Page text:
Ihate "chick flicks". I roll my eyes at sappy moments in a film or book. But for many who watch or read those stories, the "proposal" scene - where the hero professes his love - is the most important part, even though it was obvious all along that they would end up together, despite all the bickering and plot twists.
Real life is different. Dating can be brutal. When I sit with friends, there is a lot of disappointment and heart-break. You are constantly reminded that your life is not complete unless your marital status changes from single to married.
But then sometimes you hear a real-life story that fits into the old theory that "love strikes when you least expect it".
For Samira, a visitor to Abu Dhabi, it all started with her getting lost. She was wandering the streets looking for the apartment of a friend of a friend. It was a hot day and nobody she stopped to ask recognised the name of the building.
As she was getting desperate, she asked a man who had just parked his car. Dressed in a suit and looking "fit and handsome", he was a childhood friend she hadn't seen for over 10 years.
Samira become extremely self-conscious and tried to wipe off the sweat and make-up that had melted on her face. "It was like a scene from a movie," she recalls.
After a few minutes of small talk, he walked with her and helped her find the right address. By then Samira had lost all interest in seeing this "friend of a friend".
The man went up the lift with her to make sure she made it to the flat safely. "I think I just met my future husband," Samira told the person who answered the door.
Sure enough, this month the two are getting married. Of course they love to tell the story of how they met.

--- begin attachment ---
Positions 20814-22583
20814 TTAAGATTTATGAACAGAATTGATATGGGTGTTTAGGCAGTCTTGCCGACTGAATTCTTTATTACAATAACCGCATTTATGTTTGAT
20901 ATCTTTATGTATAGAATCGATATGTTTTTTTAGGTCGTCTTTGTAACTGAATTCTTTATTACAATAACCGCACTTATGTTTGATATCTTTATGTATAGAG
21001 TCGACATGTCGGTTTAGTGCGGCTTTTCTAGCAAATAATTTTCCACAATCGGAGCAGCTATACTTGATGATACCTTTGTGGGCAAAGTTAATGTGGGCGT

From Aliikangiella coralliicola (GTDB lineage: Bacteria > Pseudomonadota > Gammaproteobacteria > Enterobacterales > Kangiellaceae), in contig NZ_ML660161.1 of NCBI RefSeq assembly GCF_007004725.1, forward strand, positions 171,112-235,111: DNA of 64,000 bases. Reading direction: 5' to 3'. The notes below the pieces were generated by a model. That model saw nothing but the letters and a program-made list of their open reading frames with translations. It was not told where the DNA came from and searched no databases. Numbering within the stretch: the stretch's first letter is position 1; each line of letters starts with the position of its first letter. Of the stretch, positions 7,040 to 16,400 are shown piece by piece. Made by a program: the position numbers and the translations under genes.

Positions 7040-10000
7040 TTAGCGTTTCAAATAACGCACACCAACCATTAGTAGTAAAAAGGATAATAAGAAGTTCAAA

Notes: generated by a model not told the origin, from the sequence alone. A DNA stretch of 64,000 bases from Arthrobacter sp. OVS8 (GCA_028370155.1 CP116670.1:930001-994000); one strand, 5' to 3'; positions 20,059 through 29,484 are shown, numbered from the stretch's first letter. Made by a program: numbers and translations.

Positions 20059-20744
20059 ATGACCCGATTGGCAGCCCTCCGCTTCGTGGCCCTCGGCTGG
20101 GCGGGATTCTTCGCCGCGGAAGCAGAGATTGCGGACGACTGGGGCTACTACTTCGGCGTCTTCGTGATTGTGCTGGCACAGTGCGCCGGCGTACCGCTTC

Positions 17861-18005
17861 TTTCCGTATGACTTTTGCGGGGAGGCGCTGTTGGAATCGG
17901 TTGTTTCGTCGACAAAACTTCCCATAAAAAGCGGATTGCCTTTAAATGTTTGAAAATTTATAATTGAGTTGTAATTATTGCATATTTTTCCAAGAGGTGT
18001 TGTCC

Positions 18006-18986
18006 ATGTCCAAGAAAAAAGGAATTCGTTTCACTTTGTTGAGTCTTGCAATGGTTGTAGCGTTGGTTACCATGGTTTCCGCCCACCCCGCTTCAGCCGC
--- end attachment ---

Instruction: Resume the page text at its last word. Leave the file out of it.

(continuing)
Being a cynic, I didn't believe that their chance meeting would lead to anything, but I was wrong. I find it interesting that these two went on a quasi-date once a long time ago, but didn't click. If anything, they clashed. "He was so arrogant," she recalled. And he remembers that she was "too controlling".
Now he is the "sweetest" and she's "the most laid back", they say about each other.
So sometimes, obviously, reconnecting with someone from your past can could end up with real love.
That sense of familiarity helps, and you are a different person at each different stage of your life. It's all about meeting the right person at the right time.
Just before her chance meeting, Samira was complaining about how everywhere one goes, one is reminded of their marital status.
"The world is obsessed. Why does even the manicurist ask if you are single or married, and adjust behaviour accordingly," asked another single friend, agreeing with Samira.
If you have been going to the same place for a while, whatever it may be, trust me, they start giving you the "awww" pity eyes if you are still single after many years.
Some of us just say, "yeah, I got married" just to avoid the hassle of explaining why we have not, and the "tips" on how to help ourselves.
Nothing is more annoying than your landlord asking each year, as you renew your lease, if you've "tied the knot".
"You are not getting any younger," he waves his finger at me, trying I guess to be fatherly.
I tell him I am reminded of this daily by my blood parents, all my relatives, friends and colleagues and random strangers. Even the acupuncture therapist pokes me about how "marriage will help reduce some of the pressures of life".
Somehow, there is this perception that changing your marital status will be the solution to all your problems. But whenever I throw this theory at my married friends, I am almost attacked with the bags of issues and sacks of challenges that marriage and children bring.
I think the best lesson out of all this is to always try to look presentable, because you never know who you could bump into while walking down the street.
On Twitter: @arabianmau